Several studies found that there are different profiles of Internet shoppers who are attracted to purchasing their food online. These profiles primarily focus on demographic and psychographic criteria (Ramus & Nielsen, 2005). From a general point of view, the study of Allred, Smith and Swinyard (2006) emphasizes the significant differences between online-shoppers and online non-shoppers. For instance, online shoppers are “younger, wealthier, better educated, have higher ‘computer literacy’ and are bigger retail spenders” (p. 328), compared to online non-shoppers. Interestingly, they also tend to be “less fearful about financial loss resulting from online transactions” (p. 328).

Morganosky and Cude (2000) analyze in their study the demand for and the consumer response to online grocery shopping. It emerges that many shoppers are young and have children and have a relatively high income, which seems to be an important factor. But not only mothers with small children could benefit from online grocery shopping; also people with physical disabilities are a potential consumer group. For example, elderly customers, who may have problems with carrying or lifting groceries, are more likely to use food delivery services.

These findings coincide with the outcome of a study from Keh and Shieh (2001) which examines success factors and pitfalls of online grocery retailing. According to them, potential customers are time-starved households, for example “couples with two careers, children and above-average income” (p. 75). For this customer group, the main reasons to buy food on the Internet are saving time and convenience. In the case of seniors, online shopping can help to give them back a feeling of independence.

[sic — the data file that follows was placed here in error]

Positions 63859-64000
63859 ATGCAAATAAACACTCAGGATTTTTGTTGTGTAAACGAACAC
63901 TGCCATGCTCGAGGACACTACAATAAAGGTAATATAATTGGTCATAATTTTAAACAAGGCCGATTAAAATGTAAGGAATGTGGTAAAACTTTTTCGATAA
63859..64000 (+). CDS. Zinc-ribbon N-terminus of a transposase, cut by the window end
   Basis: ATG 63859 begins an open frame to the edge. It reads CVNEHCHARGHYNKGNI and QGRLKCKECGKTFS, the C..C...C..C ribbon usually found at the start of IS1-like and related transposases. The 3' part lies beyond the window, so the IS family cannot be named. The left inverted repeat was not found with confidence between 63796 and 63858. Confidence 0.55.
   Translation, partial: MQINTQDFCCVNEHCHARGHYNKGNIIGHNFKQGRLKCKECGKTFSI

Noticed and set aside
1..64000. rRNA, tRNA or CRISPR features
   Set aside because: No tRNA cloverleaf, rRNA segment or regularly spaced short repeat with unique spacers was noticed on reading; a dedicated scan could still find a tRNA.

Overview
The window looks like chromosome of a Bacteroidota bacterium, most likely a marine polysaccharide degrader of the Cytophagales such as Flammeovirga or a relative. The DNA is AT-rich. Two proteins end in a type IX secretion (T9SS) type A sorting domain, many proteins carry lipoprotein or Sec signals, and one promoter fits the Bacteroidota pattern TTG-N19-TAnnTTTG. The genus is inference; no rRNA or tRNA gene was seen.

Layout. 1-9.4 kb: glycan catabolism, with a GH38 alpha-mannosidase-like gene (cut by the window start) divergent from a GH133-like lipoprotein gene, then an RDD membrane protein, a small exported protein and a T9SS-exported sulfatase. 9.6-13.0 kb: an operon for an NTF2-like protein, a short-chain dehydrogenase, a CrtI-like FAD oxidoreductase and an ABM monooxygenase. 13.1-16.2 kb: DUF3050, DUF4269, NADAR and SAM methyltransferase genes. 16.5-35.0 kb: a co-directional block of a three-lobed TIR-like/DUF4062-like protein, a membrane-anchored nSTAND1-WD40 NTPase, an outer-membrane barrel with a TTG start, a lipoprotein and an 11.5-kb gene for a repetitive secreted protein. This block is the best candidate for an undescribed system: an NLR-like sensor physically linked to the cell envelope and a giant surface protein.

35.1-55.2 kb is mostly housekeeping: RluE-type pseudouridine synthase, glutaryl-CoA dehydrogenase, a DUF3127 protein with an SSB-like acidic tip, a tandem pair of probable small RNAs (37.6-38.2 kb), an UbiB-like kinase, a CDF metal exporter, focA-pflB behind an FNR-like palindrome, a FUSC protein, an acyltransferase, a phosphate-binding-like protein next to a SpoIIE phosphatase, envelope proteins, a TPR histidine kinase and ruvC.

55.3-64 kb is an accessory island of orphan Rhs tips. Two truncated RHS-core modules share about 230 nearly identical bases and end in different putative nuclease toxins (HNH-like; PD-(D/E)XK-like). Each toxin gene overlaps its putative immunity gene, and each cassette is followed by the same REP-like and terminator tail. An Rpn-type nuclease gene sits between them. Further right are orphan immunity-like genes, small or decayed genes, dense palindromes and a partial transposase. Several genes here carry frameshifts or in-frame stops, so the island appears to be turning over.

Of course, this is not a complete list – there are many more reasons that attract different groups of people to buy groceries online. Yet, the described customer groups are widely denoted in the relevant literature. The following table provides additional information about these groups:

Table 1. Potential customer groups of online grocery shopping.

illustration not visible in this excerpt

From: “The consumer benefits and problems in the electronic grocery store” by A. Raijas, 2002, Journal of Retailing and Consumer Services, 9(2), p. 108 (Table 1). Copyright 2002 by Elsevier Science Ltd.

2.2 Success factors

From the suppliers’ point of view, identifying customer groups is not the only important step in the implementation of a profitable online grocery business. Tanskanen, Yrjölä and Holmström (2002) underline that E-Commerce with groceries is about developing “unique relationships with costumers” (p. 176) and they show that other vitally important factors include creating and maintaining customer confidence, providing a high service level and taking care of operational efficiency. High-quality service means for instance that the website is easy to access, clearly structured and user-friendly. Furthermore, as much information as possible on the products should be provided and customers should have the possibilities to save their orders for later use (purchasing history). Suppliers should also provide other value-adding information, such as suggestions for recipes, cooking tips or nutritional data (Keh & Shieh, 2001).